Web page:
He Got on the Boat Anyway

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MP3 Audio (14.16 MB)


He Got on the Boat Anyway

MP3 Audio (14.16 MB)

He got on the boat anyway. Over the last year that phrase has been repeatedly running through my mind. Why? Because it so encapsulates what God expects of us.

A year ago my wife and I and nearly 80 others were blessed to be able to tour a number of biblical sites in Turkey, including the seven cities mentioned in Revelation 2 and 3. One afternoon, a few of us took a side trip to the ruins of the city of Miletus, the next large ancient port south of the city of Ephesus along the west coast of Asia Minor.

Life is about choices. Perhaps none is so great as whom we will ultimately serve—God or ourselves. And God’s Word tells us that as times grow harder and as the days grow darker, the consequences of our choices will grow ever more serious. 

There’s not a lot to see at Miletus, since the city has been ravaged by time and earthquakes over the last 2,000 years. Most notable are a nicely preserved Greco-Roman theater, an enormous bath complex built in the late second century with funds donated by the wife of the Roman emperor Marcus Aurelius (the emperor at the beginning of the movie Gladiator), and the remains of a monument commemorating the victory of Octavian over Mark Antony and Cleopatra in the Battle of Actium in 31 B.C., which set the stage for Octavian to become Caesar Augustus and set the Roman Empire on its path to greatness.

The monument stood at the head of the primary harbor of Miletus, and a main street ran from there into the heart of the city. As our small group stood at that spot and tried to envision what the ancient harbor would’ve looked like, a thought struck me: The apostle Paul would’ve walked within a few yards of this very spot.

I’ve been to a number of cities that Paul visited—Jerusalem, Rome, Ephesus, Caesarea Maritima and Puteoli—but none had the emotional impact of standing on this spot in Miletus. Why? Because of what happened here and the example it leaves for us.

Paul’s visit to Miletus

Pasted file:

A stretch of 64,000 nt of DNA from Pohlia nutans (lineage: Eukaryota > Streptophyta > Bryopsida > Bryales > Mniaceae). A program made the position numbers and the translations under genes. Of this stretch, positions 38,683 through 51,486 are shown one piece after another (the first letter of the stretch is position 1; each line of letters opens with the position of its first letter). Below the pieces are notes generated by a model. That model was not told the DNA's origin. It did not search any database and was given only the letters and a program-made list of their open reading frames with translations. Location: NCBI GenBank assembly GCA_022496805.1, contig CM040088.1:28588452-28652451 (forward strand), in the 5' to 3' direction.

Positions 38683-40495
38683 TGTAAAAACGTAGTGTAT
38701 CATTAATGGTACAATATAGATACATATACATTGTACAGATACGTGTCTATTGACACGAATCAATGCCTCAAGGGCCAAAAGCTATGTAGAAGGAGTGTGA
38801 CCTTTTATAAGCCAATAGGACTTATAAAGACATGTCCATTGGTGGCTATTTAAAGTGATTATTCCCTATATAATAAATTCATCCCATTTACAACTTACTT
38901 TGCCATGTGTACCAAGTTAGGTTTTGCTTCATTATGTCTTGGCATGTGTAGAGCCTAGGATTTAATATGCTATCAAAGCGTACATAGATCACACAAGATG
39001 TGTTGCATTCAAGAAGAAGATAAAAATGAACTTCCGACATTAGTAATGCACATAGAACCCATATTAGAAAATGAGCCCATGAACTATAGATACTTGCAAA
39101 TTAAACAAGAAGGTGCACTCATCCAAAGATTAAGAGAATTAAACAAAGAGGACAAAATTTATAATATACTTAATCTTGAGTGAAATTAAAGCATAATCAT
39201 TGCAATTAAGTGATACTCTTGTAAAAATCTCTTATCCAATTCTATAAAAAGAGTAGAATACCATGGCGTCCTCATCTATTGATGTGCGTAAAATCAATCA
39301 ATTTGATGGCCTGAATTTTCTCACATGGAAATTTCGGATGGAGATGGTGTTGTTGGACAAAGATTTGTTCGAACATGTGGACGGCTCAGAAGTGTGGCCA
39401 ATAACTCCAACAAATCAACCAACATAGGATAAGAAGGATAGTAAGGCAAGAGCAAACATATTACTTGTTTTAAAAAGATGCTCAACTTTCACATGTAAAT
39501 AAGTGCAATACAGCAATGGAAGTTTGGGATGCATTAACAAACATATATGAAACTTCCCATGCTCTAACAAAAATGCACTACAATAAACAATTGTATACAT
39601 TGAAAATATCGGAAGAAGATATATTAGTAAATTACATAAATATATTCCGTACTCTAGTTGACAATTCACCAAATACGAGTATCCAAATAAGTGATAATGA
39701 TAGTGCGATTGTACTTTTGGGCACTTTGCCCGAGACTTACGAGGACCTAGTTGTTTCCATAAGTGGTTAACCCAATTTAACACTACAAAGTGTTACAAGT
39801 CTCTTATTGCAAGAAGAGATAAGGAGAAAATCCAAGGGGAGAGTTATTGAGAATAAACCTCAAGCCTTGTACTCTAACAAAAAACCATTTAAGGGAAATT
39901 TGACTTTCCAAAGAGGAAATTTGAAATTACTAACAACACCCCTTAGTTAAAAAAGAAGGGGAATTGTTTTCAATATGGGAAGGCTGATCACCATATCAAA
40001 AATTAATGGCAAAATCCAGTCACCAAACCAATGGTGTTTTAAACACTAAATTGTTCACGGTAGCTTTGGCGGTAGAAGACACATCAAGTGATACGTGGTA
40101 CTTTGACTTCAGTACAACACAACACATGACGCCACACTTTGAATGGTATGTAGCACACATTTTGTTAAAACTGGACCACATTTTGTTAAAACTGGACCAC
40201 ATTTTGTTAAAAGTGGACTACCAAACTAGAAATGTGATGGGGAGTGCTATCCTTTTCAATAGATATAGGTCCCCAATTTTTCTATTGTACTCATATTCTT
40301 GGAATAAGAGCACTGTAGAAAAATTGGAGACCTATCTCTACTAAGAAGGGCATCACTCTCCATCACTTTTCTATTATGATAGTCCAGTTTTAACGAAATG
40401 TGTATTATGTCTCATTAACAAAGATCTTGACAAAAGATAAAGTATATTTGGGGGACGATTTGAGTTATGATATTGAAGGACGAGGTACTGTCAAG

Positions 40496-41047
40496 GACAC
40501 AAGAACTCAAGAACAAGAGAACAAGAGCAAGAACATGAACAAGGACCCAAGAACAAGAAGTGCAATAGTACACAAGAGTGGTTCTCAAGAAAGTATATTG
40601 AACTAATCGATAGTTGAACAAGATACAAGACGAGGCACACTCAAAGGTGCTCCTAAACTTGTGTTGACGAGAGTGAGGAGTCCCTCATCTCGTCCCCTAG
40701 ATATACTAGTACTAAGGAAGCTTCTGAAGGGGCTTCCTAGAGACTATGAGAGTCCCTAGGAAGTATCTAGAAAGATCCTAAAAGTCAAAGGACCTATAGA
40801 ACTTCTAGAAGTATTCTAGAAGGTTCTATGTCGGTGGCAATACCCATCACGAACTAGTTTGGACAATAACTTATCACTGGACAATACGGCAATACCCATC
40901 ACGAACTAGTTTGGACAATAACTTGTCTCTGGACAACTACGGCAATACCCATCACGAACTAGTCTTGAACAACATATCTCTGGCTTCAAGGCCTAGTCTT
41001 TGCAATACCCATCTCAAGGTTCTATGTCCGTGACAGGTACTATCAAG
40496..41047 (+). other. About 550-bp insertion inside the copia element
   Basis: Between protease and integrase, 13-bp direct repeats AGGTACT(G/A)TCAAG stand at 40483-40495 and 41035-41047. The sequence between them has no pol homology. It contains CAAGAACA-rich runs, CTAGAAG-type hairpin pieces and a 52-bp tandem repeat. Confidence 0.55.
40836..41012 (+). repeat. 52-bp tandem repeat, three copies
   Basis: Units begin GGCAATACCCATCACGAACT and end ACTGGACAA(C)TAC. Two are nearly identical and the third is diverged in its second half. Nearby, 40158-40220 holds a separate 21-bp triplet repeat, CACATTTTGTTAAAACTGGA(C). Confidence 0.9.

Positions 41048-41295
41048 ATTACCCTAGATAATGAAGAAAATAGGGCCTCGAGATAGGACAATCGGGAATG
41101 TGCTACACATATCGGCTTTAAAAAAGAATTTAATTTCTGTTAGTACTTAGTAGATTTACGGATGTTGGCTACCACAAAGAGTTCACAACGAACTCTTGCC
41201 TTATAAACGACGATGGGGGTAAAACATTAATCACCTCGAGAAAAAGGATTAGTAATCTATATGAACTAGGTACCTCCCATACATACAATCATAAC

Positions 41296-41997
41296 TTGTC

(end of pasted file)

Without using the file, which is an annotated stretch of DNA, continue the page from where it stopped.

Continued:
Paul’s visit to Miletus took place near the end of his third and final recorded journey. As his trip was nearing its end, he “decided to sail past Ephesus . . . for he was hurrying to be at Jerusalem, if possible, on the Day of Pentecost” (Acts 20:16).   

Because time was tight, Paul bypassed Ephesus, where he had stayed for two years earlier on that same journey (Acts 19:10). No doubt he had forged many dear friendships in Ephesus, and had he put into port there he would’ve spent days with those friends and wouldn’t have had enough time to make it to Jerusalem for the Holy Day of Pentecost.

So he did the next best thing. He stopped at the next major port south of Ephesus and sent word for the Ephesian elders to come meet him there (Acts 20:17).

It had to be an emotional reunion, for they hadn’t seen each other for months. No doubt tears of joy were shed as they met there in Miletus. But these would soon be replaced by tears of deep sorrow.

The suffering of a servant

Paul’s path since his miraculous conversion more than 20 years earlier had not been an easy one. He had gone through the school of hard knocks and graduated, then gone back for more. Having grown tired of having to defend himself against enemies and false ministers who had boasted about how great they were in comparison to him, Paul let his record speak for itself:

“I have worked harder, been put in prison more often, been whipped times without number, and faced death again and again. Five different times the Jewish leaders gave me thirty-nine lashes. Three times I was beaten with rods. Once I was stoned. Three times I was shipwrecked. Once I spent a whole night and a day adrift at sea.

“I have traveled on many long journeys. I have faced danger from rivers and from robbers . . . I have faced danger in the cities, in the deserts, and on the seas. And I have faced danger from men who claim to be believers but are not.

“I have worked long and hard, enduring many sleepless nights. I have been hungry and thirsty and have often gone without food. I have shivered in the cold, without enough clothing to keep me warm. Then, besides all this, I have the daily burden of my concern for all the churches” (2 Corinthians 11:23-28, New Living Translation).